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More small Minnesota communities are going 'mail-in only' this year due to COVID-19

More than 200,000 Minnesota voters will not have a local polling location this year.

MINNESOTA, USA — Imagine going to your polling place on Election Day, only to find out that it's closed.

That's a real concern for some voters in small towns that are making the move to 'mail-in only' this year due to COVID-19.

The ‘mail-in only’ option has been around since 1987, but the Minnesota Secretary of State’s Office says they’re seeing a large increase in townships and small municipalities that are going ‘mail-in only’ for the first time.

“Holding an election is very costly. The equipment alone can be $10,000 and for some small towns that’s just too much money,” Secretary of State Steve Simon says.

A ‘mail-in only’ election basically means that voters will not have a local polling location where they can vote in-person.

They can either vote in-person at their county seat on Election Day, or they can vote by mail.

Simon says 1,345 townships and small municipalities have decided to do ‘mail-in only’ this year.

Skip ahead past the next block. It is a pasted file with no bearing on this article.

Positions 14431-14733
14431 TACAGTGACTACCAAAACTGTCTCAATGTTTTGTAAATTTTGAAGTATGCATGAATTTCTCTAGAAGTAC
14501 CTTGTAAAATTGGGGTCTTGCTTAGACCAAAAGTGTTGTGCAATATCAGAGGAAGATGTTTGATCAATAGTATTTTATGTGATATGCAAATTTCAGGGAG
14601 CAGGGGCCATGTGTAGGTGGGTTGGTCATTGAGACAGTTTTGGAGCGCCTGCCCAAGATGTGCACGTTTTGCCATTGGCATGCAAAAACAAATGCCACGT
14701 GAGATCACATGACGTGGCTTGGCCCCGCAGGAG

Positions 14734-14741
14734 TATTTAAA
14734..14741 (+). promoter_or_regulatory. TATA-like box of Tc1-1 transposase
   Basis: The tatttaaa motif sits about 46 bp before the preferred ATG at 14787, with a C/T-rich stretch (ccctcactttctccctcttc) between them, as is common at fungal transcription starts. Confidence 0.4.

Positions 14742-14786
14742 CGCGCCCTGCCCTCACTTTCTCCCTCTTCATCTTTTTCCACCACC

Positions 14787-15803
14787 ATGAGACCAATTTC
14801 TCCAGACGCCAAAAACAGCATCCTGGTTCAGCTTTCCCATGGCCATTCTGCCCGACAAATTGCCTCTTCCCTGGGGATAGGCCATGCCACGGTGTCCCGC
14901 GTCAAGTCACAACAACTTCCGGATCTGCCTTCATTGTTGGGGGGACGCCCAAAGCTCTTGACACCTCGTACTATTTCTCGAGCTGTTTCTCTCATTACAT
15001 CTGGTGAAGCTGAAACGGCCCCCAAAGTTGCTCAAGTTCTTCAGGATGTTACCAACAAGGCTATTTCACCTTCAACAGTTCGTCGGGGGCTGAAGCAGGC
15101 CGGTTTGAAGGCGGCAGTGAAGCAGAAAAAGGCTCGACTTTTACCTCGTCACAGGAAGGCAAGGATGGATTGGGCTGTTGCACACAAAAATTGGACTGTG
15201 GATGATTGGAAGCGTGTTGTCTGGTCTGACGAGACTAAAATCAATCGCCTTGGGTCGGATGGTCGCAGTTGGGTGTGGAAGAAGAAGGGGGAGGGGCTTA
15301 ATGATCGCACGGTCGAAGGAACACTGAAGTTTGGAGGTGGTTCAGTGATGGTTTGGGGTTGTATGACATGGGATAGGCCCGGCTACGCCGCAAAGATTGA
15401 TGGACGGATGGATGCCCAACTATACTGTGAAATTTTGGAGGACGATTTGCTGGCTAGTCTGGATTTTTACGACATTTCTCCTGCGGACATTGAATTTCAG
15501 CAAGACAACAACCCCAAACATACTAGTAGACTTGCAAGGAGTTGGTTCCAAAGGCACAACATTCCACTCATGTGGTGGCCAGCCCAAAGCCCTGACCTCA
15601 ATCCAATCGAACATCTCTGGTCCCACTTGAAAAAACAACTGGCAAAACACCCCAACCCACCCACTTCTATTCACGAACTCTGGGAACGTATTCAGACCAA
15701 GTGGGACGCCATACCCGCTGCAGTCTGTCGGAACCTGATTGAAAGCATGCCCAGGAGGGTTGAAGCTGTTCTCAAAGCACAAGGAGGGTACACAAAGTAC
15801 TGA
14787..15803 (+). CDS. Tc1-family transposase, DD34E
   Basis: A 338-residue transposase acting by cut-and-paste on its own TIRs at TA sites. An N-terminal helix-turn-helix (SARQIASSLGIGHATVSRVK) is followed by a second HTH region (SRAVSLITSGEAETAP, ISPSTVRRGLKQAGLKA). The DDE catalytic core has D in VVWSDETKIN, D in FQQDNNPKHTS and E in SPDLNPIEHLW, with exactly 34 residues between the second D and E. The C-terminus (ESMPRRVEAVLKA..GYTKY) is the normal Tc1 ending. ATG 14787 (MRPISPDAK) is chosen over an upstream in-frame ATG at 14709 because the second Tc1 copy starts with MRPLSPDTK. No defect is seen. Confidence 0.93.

He says that adds up to about 200,000 voters statewide.

"If they're already registered then they will automatically get a ballot sent to them they don't have to request it, it will come to them,” Simon says.

But what happens if you’re NOT registered?

"You can either vote on Election Day, that's Tuesday November 3rd, at your county seat or you can go to our website which is MnVOTES.org and you can order an absentee ballot to come to you,” Simon says.

Stearns County in Central Minnesota has 31 townships and municipalities that will conduct their elections ‘mail-in only’ this year.

Stearns County Auditor-Treasurer Randy Schreifels says that’s 10 more than they had last year.

“I think the precincts that are new to mail balloting are still trying to understand all of the details about it,” Schreifels says.

That’s why he and other rural election officials are working to get the word out to voters.

In Stearns County, voters can vote on Election Day at either the Stearns County Service Center in Waite Park or the Stearns County Auditor’s Office in St. Cloud.

But for some voters who live on the opposite side of Stearns County that could be a 30 to 50 minute drive one way.

That’s why Schreifels says it's important to make a plan now.

"It's to their advantage to register and get on that roster. It just makes everything easier for them and for us,” Schreifels says.

If you're planning to register to vote on Election Day, you'll need an ID and proof of your current address.

That can be a utility bill, a mortgage payment, pretty much any formal document with your name and your current address on it.

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